Dinner Lab is in its first three years, but a community has already already grown around it. As we took our seats at one of the long tables in the garage, our neighbors immediately introduced themselves. One worked in fashion, while another was a food photographer with more than 22,000 followers on Instagram. 

dinner lab

We compared notes on the courses we loved — the plantain soup and rum-based vudu punch were winners — and the ones we didn't like so much — the braised beef tongue was delicious, but difficult to handle texture-wise. 

"I feel like a real food critic," one of my table neighbors said as we wrote down our comments. 

dinner lab

As for the strange location, it's typical for a Dinner Lab event. Dinners have taken place on helipads, piers, and in factories, just to name a few. 

The venue isn't even announced to members until the day before the event — it's secretive, but the co-founders insist that wasn't their intention. 

"We're curious human beings, and we're constantly scouring the nation for cool spaces. But since we're using these really interesting spaces, sometimes things happen, and we have to change locations at the last minute," Bordainick said. "We weren't trying to be mysterious." 

Disclaimer: Dinner Lab paid for our meal tickets, which usually cost between $50 and $60. 

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13 Chinese customs that are shocking to foreigners


China hosts both long-standing and relatively new customs that travelers might initially be surprised by.

For example, burping in the country is seen as a way of giving thanks to the chef and gifts will often be refused several times before they are accepted.

Take a look at the infographic below to learn about the 13 customs you should know before visiting the country.

BI_Graphics_13 Chinese customs that are shocking to foreigners

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Inside the insane tailgate of the northeast's wildest horse race


Horse Race

It was another alcohol-soaked year for the Far Hills Race Meeting at Moorland Farms, commonly known as "The Hunt."

The race, now it its 95th year, operates as a fundraiser for Robert Wood Johnson Hospital Somerset. But the boozy event is nothing like the other charity events on the New Jersey social calendar. 

Keep scrolling to see the elaborate tailgates that hold court on the hilltop, and the wild binge drinking that happens on the infield. 

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The Far Hills Race Meeting is one of the most prestigious events of the fall season.

A photo posted by Hanna Kyle (@hanna_kyle) on

Much of New York and New Jersey's upper crust attend the event, making for some pretty incredible tailgating.

A photo posted by @devilandegg on

The buffet tables get quite creative.

A photo posted by Maryanne Mecca (@maryannemecca) on

See the rest of the story at Business Insider

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A 23-year-old Google employee lives in a truck in the company's parking lot and saves 90% of his income


google headquarters

When 23-year-old Brandon S. headed from Massachusetts to the Bay Area in mid-May to start work as a software engineer at Google, he opted out of settling into an overpriced San Francisco apartment. Instead, he moved into a 128-square-foot truck.

The idea started to formulate while Brandon — who asked to withhold his last name and photo to maintain his privacy on campus — was interning at Google last summer and living in the cheapest corporate housing offered: two bedrooms and four people for about $65 a night (roughly $2,000 a month), he told Business Insider.

"I realized I was paying an exorbitant amount of money for the apartment I was staying in — and I was almost never home," he says. "It's really hard to justify throwing that kind of money away. You're essentially burning it — you're not putting equity in anything and you're not building it up for a future — and that was really hard for me to reconcile."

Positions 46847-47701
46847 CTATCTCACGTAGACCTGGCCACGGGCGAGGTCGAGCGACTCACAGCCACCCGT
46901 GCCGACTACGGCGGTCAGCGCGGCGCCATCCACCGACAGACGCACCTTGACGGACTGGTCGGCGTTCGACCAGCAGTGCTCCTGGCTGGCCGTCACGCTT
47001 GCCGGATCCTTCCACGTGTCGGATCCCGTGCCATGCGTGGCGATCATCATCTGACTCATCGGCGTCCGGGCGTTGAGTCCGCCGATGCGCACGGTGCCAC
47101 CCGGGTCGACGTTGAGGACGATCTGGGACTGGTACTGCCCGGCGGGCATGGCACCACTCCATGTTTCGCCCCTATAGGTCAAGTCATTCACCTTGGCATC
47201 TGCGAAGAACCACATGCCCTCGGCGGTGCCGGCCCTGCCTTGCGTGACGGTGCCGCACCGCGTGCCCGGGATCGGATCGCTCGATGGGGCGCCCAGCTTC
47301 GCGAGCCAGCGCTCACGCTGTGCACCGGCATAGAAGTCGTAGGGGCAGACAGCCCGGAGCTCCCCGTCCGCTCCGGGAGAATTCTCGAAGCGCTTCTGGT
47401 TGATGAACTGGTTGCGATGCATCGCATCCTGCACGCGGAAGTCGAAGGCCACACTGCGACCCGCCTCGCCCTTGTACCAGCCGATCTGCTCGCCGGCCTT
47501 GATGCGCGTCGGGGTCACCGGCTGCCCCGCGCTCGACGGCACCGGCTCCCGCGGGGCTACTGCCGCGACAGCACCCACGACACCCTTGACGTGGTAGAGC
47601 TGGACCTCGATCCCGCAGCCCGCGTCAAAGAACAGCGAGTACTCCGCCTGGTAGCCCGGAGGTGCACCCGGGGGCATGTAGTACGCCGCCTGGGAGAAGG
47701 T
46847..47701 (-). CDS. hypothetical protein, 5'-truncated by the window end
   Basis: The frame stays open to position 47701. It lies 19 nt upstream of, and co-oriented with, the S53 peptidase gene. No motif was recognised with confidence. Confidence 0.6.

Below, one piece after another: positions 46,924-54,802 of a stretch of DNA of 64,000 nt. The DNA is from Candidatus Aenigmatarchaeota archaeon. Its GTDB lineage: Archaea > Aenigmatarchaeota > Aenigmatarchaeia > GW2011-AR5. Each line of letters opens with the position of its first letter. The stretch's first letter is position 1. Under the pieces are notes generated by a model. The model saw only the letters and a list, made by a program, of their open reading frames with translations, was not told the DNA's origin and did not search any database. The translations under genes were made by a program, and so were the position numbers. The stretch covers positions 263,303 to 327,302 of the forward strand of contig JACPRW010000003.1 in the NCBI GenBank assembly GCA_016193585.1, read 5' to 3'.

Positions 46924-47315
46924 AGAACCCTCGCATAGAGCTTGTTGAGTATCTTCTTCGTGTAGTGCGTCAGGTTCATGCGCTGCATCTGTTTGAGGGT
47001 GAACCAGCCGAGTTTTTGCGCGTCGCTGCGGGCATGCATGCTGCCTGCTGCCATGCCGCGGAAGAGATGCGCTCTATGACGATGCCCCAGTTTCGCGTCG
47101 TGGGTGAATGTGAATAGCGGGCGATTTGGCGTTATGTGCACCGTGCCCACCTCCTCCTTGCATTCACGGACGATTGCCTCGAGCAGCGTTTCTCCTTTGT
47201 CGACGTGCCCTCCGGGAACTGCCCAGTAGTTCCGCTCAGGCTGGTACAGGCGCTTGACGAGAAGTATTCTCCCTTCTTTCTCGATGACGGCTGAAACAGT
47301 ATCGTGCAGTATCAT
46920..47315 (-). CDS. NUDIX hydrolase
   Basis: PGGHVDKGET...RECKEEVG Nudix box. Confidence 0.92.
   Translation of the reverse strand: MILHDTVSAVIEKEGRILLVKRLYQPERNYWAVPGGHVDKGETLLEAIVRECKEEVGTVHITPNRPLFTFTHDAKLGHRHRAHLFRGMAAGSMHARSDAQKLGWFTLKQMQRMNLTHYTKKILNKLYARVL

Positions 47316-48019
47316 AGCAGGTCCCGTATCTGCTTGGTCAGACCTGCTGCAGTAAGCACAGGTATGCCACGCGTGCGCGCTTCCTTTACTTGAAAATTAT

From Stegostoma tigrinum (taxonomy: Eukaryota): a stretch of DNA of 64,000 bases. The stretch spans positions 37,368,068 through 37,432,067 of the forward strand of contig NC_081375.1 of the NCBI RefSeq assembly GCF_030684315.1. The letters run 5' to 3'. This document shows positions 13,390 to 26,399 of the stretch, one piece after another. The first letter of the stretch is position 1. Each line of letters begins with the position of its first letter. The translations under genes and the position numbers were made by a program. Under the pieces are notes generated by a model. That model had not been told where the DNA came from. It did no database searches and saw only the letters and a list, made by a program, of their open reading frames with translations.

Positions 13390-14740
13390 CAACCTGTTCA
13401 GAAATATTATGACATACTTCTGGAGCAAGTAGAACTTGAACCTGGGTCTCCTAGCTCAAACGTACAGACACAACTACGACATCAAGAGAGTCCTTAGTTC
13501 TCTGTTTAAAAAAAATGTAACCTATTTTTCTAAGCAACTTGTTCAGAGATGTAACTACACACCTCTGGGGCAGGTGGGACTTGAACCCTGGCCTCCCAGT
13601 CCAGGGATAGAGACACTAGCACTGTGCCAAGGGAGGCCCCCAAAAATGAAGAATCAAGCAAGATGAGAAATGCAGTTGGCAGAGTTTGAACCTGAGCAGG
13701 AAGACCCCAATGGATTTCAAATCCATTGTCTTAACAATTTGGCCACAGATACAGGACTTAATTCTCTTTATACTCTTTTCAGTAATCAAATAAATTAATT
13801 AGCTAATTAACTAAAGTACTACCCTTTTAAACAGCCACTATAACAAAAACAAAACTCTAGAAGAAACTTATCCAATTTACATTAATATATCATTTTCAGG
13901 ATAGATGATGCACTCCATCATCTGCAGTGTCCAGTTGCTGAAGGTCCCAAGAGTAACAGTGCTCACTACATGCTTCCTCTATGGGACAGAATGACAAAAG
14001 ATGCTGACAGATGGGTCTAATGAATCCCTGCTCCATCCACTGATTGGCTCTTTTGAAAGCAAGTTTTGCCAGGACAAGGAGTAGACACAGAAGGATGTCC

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He started laying the groundwork for living out of a truck immediately, as he knew he'd be returning to work full time in San Francisco. A school year later, he was purchasing a 16-foot 2006 Ford with 157,000 miles on it.

It cost him an even $10,000, which he paid up front with his signing bonus. His projected "break-even point" is October 21, according to the live-updating "savings clock" he created on his blog, "Thoughts from Inside the Box."

His one fixed cost is truck insurance — $121 a month — as he doesn't use electricity, and his phone bill is handled by Google.

"I don't actually own anything that needs to be plugged in," he explains on his blog. "The truck has a few built-in overhead lights, and I have a motion-sensitive battery-powered lamp I use at night. I have a small battery pack that I charge up at work every few days, and I use that to charge my headphones and cellphone at night. My work laptop will last the night on a charge, and then I charge it at work."

The space is sparse and minimal, he says: "The main things that I have are a bed, a dresser, and I built a coat rack to hang up my clothes. Besides that, and a few stuffed animals, there's pretty much nothing in there."

As for food and showers, that's all on Google's campus. He eats breakfast, lunch, and dinner at work and showers every morning in the corporate gym post-workout.

Few expenses mean significant savings: "I'm going for a target of saving about 90% of my after-tax income, and throwing that in student loans and investments," he says.

He graduated with $22,434 worth of student loans, and has paid it down to $16,449 over the course of four months. "As a conservative estimate (and taking bonuses into consideration), I expect to have them paid off within the next six months, saving thousands of dollars over the standard 10-year, or even 20-year plans," he says.

Additionally, saving on rent has allowed him to dine at nice restaurants and enjoy San Francisco more than if he opted for living in an apartment.

See the rest of the story at Business Insider

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I spent 10 nights alone on a deserted island — here's how I survived



I still can’t quite believe it happened.